Dr. Elaine Pagels

Beyond Belief

Beyond Belief

Dr. Elaine Pagels, a highly renowned religion scholar and a Professor of Religion at Princeton, explores her investigation into the “secret” Gospel of Thomas. She presents a groundbreaking diversity of interpretations in faith and shows how a “rogue” voice in Christianity can enhance the recognition of the light within us all.

Dr. Elaine Pagels Text Excerpt

Dr. Elaine Pagels
The idea of Christianity as a statement of: “you have to believe
these things and you have to accept these books.” Both of
those are formulated in the fourth century. So I am saying wait
a minute there’s three hundred years….
Tom
Who had the authority to do this?
Dr. Elaine Pagels
That’s a really good question. Most of the process is
anonymous. We do know that there were some leaders of the
churches in earlier centuries who selected certain texts. For
example, one of my favorites is a Bishop who lived in what is
now France. His name Irenaeus. He said “well we know there
are many Gospels but really the heretics are the people who
say they have more Gospels than there really are. There can’t
be more than four Gospels and there can’t be fewer.” And if
you asked him why not he’d say ”well because there are four
corners of the universe and four winds, so therefore there can
only be four Gospels.“
Tom
True story?
Dr. Elaine Pagels
True story. And he also says “and furthermore only these are
written by the disciples of Jesus and his disciples.” Well, we
know this isn’t the case because the ones that were found in
Upper Egypt, the Gospel of Thomas, the Gospel of Mary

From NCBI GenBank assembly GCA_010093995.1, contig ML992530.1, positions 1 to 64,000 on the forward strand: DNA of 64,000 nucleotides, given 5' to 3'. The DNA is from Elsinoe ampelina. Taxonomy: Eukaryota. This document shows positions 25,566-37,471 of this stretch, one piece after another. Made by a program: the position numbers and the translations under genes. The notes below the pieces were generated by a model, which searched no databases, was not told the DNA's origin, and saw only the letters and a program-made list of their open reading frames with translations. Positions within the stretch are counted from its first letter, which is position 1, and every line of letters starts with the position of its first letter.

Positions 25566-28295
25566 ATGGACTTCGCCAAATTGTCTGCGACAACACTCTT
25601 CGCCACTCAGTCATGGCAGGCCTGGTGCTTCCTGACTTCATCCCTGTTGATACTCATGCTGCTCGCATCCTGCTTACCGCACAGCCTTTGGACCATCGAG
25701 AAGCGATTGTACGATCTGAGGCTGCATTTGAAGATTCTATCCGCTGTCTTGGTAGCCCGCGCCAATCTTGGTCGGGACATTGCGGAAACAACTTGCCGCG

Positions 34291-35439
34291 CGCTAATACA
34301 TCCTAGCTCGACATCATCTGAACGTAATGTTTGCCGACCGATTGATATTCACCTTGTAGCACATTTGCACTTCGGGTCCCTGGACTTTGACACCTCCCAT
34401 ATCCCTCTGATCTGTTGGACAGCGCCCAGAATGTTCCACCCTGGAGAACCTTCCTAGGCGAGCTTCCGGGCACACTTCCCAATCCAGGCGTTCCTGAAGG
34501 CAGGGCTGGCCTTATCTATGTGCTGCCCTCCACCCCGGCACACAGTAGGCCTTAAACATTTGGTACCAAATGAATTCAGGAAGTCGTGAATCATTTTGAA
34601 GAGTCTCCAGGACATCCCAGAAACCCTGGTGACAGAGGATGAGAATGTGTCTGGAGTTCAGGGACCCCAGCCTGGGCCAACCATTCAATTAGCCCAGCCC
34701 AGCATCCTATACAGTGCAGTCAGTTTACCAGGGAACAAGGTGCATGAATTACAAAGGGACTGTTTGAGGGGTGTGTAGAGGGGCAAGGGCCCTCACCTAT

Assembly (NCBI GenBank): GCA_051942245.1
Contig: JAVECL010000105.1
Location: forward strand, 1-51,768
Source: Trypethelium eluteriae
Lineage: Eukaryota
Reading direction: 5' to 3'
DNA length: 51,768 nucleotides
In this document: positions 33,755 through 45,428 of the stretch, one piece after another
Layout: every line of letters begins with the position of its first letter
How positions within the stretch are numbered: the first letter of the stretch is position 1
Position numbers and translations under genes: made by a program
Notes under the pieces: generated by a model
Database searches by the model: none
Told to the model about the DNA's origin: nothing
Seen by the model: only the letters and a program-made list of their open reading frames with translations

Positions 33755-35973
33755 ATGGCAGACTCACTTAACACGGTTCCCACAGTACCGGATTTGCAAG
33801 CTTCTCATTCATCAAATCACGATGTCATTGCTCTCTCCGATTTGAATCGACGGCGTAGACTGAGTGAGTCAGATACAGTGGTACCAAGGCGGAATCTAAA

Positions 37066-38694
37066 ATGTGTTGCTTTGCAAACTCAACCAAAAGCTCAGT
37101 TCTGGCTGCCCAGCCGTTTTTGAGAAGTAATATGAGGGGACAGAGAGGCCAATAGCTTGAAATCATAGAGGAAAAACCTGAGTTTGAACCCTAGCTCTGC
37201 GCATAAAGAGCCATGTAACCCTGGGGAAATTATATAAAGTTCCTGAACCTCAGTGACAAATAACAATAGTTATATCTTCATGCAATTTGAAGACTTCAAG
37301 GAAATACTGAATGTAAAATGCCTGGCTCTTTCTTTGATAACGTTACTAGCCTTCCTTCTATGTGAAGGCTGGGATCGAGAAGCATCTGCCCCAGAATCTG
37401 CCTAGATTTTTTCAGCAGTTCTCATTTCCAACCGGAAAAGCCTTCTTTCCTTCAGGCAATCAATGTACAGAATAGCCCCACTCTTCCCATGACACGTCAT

Magdalene, the Gospel of Phillip, the Gospel of Peter, are also
attributed to the same people. And most New Testament
scholars would not think that we actually know who wrote the
ones in the New Testament. So what you see…
Tom
Truly? What you just said?
Dr. Elaine Pagels
Yeah. Yeah.
Tom
They really don’t believe we in fact know that it’s John,
Mathew, Mark, Luke?
Dr. Elaine Pagels
If you read any commentary, usually they don’t. They could say
“well tradition says this.” Now, for example, if something says
The Gospel according to Mathew, it doesn’t necessarily mean
that Mathew wrote it. It meant that you could be a disciple of
Mathew. And you’d say “this is the Gospel according to
Mathew my teacher.”
So there are different collections of the teachings of Jesus. And
now we have more of them, some of which were declared by
Bishop Irenaeus in the second century, to be heretical. He said
there can only be four and those are the ones we call Matthew,
Mark, Luke and John. And all the others, he said, are
illegitimate secret Gospels.
One thing you find among the ones found in Upper Egypt, and
by the way they were found in a Christian Monastery. They
were treasured by the Monks. They were copied and revered
and put in the Monastery library. Those usually claim to be
secret Gospels.
That is, the Gospel of Saint Mathew tells you what Jesus taught
on the hills of Galilee to thousands of people. So does Luke.
But the Gospels of John in the New Testament tells you things
that Jesus said to certain disciples. And the Gospel of Thomas
starts with the words “these are the secret sayings which the
living Jesus spoke and which the twin Judas Thomas wrote
down.”
So these are meant to be secret teachings. Now, good
questions is: did Jesus have those kinds of secret teachings?
Well, the Gospel of Mark in chapter four says he did. It says,
Jesus speaks to his disciples saying “to you is given to know the
mystery of the kingdom of God but to those outside everything
is in parables so that they won’t understand.“

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About the Author

Learn more about Dr. Elaine Pagels at
religion.princeton.edu

More Books by Dr. Elaine Pagels

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